The fear of COVID-19 infiltrated the Kansas State tennis program weeks before the virus began to dominate the American psyche.

At the time, sports still were taking place. The spring sports season had just begun, with the Wildcats starting their campaign 8-4 in non-conference play. The looming cancellation still hadn’t revealed itself as a possibility for college athletics.

However, the virus hadn’t escaped the sight of the tennis team. Most of its players were watching as the virus spread from China into Europe, first capsizing Italy and threatening to do the same to surrounding countries.

The players were watching as it turned their homes upside down.

Eight of K-State’s nine players are international athletes. Seven of the eight are European, including two Italians. It allowed them to have the foresight into just how bad it could, and would, get for college athletics and the United States as a whole.

“We knew it was going to be — obviously you don’t know how drastic it’s going to be — but we knew the way it was spreading through Europe and Asia that it would come here,” head coach Jordan Smith said.

The virus started making its presence known to Smith through his players’ energy levels in practice.

Unlike many other sports, which involve a large number of athletes per team, there are only nine players on the tennis roster. The small group allows Smith to see and talk to each of his players in practice.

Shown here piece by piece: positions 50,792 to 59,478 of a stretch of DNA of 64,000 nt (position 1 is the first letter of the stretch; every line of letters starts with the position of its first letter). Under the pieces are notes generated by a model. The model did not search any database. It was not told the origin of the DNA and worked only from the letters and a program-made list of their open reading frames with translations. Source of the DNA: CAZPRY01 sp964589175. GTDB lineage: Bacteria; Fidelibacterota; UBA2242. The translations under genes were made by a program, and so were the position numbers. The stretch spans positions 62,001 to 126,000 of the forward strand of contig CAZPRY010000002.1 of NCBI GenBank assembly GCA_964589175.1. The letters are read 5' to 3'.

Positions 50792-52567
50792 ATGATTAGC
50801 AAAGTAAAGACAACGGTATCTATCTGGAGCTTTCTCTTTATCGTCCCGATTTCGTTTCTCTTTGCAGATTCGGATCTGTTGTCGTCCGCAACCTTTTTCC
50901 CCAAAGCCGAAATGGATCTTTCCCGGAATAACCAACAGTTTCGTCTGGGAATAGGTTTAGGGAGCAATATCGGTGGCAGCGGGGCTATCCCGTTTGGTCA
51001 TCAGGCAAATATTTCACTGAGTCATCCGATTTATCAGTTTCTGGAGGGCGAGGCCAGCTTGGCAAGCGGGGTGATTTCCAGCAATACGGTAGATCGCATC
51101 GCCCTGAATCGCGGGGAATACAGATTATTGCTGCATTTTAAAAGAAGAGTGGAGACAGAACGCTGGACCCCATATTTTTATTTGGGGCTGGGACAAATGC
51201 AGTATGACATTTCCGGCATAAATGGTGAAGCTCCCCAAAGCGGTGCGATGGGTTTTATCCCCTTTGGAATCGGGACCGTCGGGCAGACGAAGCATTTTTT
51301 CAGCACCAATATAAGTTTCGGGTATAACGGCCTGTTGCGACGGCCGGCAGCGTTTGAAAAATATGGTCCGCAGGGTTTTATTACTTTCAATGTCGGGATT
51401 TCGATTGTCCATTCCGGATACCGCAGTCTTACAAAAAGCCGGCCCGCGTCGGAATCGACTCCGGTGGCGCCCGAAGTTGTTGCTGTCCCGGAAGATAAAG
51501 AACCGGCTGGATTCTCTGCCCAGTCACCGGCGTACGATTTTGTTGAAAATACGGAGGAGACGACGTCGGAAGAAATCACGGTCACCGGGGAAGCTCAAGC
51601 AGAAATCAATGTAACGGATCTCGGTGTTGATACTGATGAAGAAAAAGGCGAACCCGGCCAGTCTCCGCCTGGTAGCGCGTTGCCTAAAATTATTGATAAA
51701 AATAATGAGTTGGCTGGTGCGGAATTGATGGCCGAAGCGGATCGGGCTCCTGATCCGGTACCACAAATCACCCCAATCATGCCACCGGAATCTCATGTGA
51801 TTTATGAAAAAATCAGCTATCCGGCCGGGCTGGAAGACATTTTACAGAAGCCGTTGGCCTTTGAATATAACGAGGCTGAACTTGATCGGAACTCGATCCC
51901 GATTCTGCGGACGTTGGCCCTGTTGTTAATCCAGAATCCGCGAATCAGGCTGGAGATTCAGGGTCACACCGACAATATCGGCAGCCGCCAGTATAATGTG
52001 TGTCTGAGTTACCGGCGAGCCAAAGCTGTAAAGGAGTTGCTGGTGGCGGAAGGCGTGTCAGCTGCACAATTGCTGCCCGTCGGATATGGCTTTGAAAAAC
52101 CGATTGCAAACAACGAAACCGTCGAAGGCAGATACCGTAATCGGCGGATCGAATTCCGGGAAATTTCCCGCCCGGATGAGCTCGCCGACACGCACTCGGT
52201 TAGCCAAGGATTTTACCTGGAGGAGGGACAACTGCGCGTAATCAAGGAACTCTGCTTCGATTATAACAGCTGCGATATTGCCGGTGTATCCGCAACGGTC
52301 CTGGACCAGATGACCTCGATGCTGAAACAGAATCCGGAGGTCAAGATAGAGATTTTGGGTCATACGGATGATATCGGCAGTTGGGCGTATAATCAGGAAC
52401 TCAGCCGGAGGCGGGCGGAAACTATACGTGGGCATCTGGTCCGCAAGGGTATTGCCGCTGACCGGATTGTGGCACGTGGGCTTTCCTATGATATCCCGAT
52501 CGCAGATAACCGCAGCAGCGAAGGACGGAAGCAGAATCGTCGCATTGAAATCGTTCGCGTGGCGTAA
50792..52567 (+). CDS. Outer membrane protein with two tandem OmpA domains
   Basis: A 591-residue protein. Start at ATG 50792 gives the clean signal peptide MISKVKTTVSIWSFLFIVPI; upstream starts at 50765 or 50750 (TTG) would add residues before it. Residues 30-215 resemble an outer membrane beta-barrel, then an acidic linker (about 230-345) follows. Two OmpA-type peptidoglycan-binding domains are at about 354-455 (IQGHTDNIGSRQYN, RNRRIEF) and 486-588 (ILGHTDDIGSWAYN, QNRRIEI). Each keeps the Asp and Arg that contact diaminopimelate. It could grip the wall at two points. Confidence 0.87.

“One day, a couple days, some of the girls were quiet, obviously thinking about family back home,” Smith said. “A lot of their families were already under quarantine prior to when we got started in the states.”

Despite the virus grinding many of their home countries to a standstill, the Wildcats continued to improve. They were set to head into Big 12 play with a two-match win streak, having beaten Southern Methodist and Nebraska.

However, prior to its March 13 match against Oklahoma State, K-State was told the Big 12 would be holding off on spring sports to combat the spread of COVID-19 until March 31.

Smith offered his team the weekend off for a chance to regroup from the disappointment. The players declined, instead opting to return to the courts to train for the day their season could resume.

That day never came. The next day, during what Smith saw as one of the team’s best practices of the season, K-State athletics director Gene Taylor reached out with the news: The Big 12 was canceling the remainder of its spring sports season.

“We had our sights set on some good things,” Smith said. “It sucks that we weren’t able to see where we could go.”

COVID-19 didn’t stop shifting the Wildcats’ dynamic with the canceled season. A few days later, Kansas State canceled its in-person classes for the remainder of the semester.

For American students, that meant many would return to their home inside the country. For the team’s international tennis players, the cancellation meant a new predicament.